According to an article in the New York Times, at least three people with detailed knowledge of Google’s and Yahoo’s network and data infrastructure claim that the internet service provider Level 3 communications is responsible for the NSA tapping of the data between the tech companies’ data centers.
It was originally believed that the NSA had direct access to the data inside of the various technology companies and that they had infiltrated the datacenters through some crafty system. It was eventually discovered that this was not the case, and that the NSA had not broken into the tech companies data centers, but rather tapped their fiber lines in order to be able to monitor the traffic coming in and out of the data centers. These companies, unaware of such activities (so they say) transmitted the data between their datacenters in an unencrypted form because they trusted the security of Level 3 communications’ backbone.
Level 3 communications is an absolutely humongous company and is responsible for a lot of what we consider the internet today. In fact, many Time Warner Cable customers are currently benefiting from Level 3 communications’ own fiber lines since they had signed a deal with Time Warner to provide them with additional fiber backbone and network infrastructure.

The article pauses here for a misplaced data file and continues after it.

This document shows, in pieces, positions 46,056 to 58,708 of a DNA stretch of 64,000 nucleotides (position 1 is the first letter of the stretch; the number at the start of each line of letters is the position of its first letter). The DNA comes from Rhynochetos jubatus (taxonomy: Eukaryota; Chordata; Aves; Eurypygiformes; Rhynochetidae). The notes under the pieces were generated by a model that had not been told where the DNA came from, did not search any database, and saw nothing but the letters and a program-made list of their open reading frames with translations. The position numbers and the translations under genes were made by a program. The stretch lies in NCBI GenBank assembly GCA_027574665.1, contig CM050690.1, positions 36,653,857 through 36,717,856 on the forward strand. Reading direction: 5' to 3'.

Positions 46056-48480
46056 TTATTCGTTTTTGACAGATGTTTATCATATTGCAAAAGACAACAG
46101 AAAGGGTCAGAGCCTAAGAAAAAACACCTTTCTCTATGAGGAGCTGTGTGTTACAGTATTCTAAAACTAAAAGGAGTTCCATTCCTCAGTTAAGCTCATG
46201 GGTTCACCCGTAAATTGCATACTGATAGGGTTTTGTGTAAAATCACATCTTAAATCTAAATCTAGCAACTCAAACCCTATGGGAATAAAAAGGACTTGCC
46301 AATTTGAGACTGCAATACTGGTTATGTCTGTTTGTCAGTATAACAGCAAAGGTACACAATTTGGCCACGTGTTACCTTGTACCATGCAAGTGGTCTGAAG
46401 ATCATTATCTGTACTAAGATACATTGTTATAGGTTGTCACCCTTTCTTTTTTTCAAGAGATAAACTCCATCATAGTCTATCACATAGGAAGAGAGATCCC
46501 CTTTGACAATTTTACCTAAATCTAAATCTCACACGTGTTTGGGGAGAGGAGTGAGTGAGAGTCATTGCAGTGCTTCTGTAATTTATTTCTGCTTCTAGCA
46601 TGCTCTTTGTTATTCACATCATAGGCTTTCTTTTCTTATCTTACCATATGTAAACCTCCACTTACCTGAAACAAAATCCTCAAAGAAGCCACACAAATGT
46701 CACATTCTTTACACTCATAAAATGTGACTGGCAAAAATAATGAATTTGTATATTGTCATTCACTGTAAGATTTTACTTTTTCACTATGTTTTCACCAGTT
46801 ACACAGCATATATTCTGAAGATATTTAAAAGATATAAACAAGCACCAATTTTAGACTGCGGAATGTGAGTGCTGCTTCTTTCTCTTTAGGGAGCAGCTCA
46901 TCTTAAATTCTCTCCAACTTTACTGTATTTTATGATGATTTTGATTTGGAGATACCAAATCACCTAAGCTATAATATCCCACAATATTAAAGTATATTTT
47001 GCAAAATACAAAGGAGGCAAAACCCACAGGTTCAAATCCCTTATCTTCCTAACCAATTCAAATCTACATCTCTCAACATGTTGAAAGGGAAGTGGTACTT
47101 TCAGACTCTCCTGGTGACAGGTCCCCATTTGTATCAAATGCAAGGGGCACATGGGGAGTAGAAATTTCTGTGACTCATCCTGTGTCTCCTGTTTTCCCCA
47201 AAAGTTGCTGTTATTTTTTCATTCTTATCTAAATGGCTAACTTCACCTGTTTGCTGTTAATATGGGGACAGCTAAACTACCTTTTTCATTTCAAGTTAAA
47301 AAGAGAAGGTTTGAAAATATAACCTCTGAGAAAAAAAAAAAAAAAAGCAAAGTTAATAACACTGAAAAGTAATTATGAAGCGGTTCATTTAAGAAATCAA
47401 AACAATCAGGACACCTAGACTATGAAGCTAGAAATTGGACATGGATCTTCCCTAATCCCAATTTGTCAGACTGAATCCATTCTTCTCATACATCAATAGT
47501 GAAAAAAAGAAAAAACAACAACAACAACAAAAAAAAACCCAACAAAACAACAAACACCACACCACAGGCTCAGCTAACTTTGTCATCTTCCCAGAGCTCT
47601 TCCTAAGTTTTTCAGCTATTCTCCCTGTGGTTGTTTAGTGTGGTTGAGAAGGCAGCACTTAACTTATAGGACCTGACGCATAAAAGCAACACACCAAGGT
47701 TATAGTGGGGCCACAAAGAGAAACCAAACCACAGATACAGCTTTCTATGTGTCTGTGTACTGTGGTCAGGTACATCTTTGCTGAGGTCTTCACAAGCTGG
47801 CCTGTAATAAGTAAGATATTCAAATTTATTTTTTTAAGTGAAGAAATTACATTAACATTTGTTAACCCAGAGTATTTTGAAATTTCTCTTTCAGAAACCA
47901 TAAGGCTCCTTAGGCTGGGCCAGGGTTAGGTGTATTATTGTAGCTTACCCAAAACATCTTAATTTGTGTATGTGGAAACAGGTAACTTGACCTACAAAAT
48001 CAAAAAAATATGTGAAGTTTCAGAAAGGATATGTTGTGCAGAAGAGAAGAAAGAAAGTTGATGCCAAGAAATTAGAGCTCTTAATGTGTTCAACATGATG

A map of Level 3 Communications’ fiber backbones across the US
As you can tell, Level 3 communications’ role in the interconnected nature of the web is absolutely pivotal. They provide internet services to so many companies in so many locations that it seems absolutely mad that they would violate their own customers’ security in order to allow the NSA to tap into the fiber lines. Many people believe that this is also how the NSA was able to implement PRISM and do it in such a manner that nobody was aware other than maybe a few ISPs like AT&T and Level 3.
Level 3 even responded to the NYT’s request for comment about the allegations and they indirectly stated that, ?It is our policy and our practice to comply with laws in every country where we operate, and to provide government agencies access to customer data only when we are compelled to do so by the laws in the country where the data is located.?
These sorts of things are unfortunately not limited to just Level 3 communications as companies like AT&T and Verizon are also forced to comply by law with any requests the DoJ forces upon them. Surely they can fight those requests, but that question remains to be answered. How hard are these tech companies trying to resist the governments’ intrusion into our lives and gathering of information on us?